Russian Opposition Protests in Twice as Many Cities Than in March

For those in the Kremlin who hoped that anticorruption protests on March 26 were a random episode, June 12 must have come as an unpleasant surprise. On Russia’s national holiday—marking the 1990 parliamentary declaration of sovereignty from the Soviet Union—tens of thousands of people went to the streets across the country to repeat their “No” to Vladimir Putin’s authoritarianism and corruption. Just as in March, most of those who took part in the rallies represented Russia’s young generation—university and high school students; those in late teens and early twenties; those who were raised (and in many cases born) under Putin but who are increasingly rejecting the nepotism, the lack of accountability, and the sheer arrogance of the small group that has now held power for nearly two decades.

Russia’s Election Was Rigged—And This Time It’s Official

Last week, the European Court of Human Rights—the highest judicial body for the 47 member states of the Council of Europe—handed down a cluster of decisions on various subjects, from land ownership in Poland to asylum procedures in Switzerland. One of the rulings concerned Application No. 75947/11, “Davydov and Others vs. Russia.” “The fairness of the elections…was seriously compromised by the procedure in which the votes had been recounted. In particular, the extent of recounting, unclear reasons for ordering it, lack of transparency and breaches of procedural guarantees in carrying it out, as well as the results whereby the ruling party gained votes by large margins, strongly support the suspicion of unfairness,” held the judges in Strasbourg. “None of the [domestic] avenues employed by the applicants afforded them a review which would provide sufficient guarantees against arbitrariness.” The seven-judge panel (that included a judge from Russia) unanimously ruled that there has been a violation of Article 3 of Protocol No.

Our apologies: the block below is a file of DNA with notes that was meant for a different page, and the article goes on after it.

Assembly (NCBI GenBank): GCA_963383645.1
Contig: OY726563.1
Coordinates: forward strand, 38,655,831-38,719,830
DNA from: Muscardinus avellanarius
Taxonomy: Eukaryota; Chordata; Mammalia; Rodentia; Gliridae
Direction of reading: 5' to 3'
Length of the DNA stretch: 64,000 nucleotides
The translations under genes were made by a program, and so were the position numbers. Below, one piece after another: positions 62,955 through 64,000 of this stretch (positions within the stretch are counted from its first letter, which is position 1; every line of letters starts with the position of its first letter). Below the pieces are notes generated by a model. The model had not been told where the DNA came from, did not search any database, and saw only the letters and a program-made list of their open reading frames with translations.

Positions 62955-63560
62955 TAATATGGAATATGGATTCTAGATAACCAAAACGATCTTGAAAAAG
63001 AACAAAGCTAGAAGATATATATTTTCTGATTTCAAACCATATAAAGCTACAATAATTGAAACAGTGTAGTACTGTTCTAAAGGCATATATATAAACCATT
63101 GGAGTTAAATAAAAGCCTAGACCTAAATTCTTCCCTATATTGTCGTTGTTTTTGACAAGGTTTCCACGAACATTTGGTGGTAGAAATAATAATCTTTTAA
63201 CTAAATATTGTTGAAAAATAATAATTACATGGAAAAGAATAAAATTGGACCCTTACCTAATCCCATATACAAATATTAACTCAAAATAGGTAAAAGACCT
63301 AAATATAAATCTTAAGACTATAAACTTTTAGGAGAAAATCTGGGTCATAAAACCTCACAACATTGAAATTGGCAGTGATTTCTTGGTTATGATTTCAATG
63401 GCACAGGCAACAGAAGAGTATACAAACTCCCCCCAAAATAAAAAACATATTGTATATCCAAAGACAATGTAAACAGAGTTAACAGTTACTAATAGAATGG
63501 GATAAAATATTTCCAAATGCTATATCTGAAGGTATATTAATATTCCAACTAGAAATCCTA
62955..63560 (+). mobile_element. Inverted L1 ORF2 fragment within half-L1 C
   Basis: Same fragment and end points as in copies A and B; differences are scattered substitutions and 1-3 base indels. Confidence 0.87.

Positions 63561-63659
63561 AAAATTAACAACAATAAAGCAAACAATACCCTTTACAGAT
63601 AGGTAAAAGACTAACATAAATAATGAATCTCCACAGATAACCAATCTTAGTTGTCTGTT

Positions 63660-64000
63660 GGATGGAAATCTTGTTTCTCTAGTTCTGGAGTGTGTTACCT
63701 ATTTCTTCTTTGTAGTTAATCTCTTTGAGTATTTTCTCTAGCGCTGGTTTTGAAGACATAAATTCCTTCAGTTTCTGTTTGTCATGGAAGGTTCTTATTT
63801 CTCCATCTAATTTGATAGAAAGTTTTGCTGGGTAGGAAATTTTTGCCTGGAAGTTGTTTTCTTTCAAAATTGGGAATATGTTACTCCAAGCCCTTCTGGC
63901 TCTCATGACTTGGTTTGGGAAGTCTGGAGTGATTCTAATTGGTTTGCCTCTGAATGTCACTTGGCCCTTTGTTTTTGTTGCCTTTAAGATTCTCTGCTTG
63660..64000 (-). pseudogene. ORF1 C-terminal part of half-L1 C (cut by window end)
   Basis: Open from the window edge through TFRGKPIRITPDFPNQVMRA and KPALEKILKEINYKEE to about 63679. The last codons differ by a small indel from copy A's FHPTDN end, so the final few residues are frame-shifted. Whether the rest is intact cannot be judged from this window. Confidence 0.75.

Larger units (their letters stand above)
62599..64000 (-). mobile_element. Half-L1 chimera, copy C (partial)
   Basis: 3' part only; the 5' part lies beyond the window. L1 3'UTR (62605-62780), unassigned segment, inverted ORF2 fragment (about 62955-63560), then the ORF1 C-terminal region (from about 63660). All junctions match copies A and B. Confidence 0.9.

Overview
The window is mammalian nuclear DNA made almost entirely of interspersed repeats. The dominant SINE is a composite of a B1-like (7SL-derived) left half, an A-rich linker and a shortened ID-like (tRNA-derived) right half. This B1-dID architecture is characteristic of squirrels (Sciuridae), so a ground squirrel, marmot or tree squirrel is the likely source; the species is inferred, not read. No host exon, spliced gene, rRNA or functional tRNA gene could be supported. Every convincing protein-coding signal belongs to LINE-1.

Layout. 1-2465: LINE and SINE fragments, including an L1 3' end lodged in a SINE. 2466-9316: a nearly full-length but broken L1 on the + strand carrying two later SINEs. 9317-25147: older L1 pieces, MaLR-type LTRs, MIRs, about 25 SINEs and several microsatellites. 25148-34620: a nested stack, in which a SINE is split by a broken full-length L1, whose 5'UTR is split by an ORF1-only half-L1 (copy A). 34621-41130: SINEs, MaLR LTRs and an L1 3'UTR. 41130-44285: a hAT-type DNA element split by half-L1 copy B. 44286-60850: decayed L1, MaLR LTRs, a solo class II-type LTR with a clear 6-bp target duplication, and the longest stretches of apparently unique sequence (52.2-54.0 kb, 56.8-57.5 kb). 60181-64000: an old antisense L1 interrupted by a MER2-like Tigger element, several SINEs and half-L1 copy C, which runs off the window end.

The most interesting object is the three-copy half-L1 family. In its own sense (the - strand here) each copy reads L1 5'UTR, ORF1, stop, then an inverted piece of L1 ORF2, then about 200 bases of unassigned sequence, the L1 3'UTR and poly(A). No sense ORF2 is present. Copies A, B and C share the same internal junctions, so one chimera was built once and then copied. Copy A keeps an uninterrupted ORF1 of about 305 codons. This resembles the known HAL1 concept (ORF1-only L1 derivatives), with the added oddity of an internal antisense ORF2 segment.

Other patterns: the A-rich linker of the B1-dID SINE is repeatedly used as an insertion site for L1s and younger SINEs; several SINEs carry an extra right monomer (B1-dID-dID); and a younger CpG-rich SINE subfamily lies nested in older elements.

Essay: Answering the Kremlin's Challenge

On December 20, 1991, NATO foreign ministers gathered at the alliance’s headquarters in Brussels for talks with diplomats from the former Warsaw Pact countries were caught by surprise as the (still) Soviet ambassador, Nikolai Afanasievsky, began reading out a letter from Russian President Boris Yeltsin to NATO Secretary General Manfred Wörner. “We consider these relations [with NATO] to be very serious and wish to develop this dialogue in each and every direction, both on the political and military levels,” wrote the Russian leader who, five days later, would take control of Moscow’s nuclear arsenal and its permanent seat on the UN Security Council as the Union of Soviet Socialist Republics formally went out of existence. Yeltsin’s letter continued: “Today we are raising the question of Russia's membership in NATO.” Unlike the sham Soviet application to join the alliance in 1954, this one was clearly made in good faith, coming a few months after Russian citizens defiantly—and definitively—rejected the old regime, going out in the hundreds of thousands to the streets of Moscow to stand in the way of an attempted hardline coup d’état.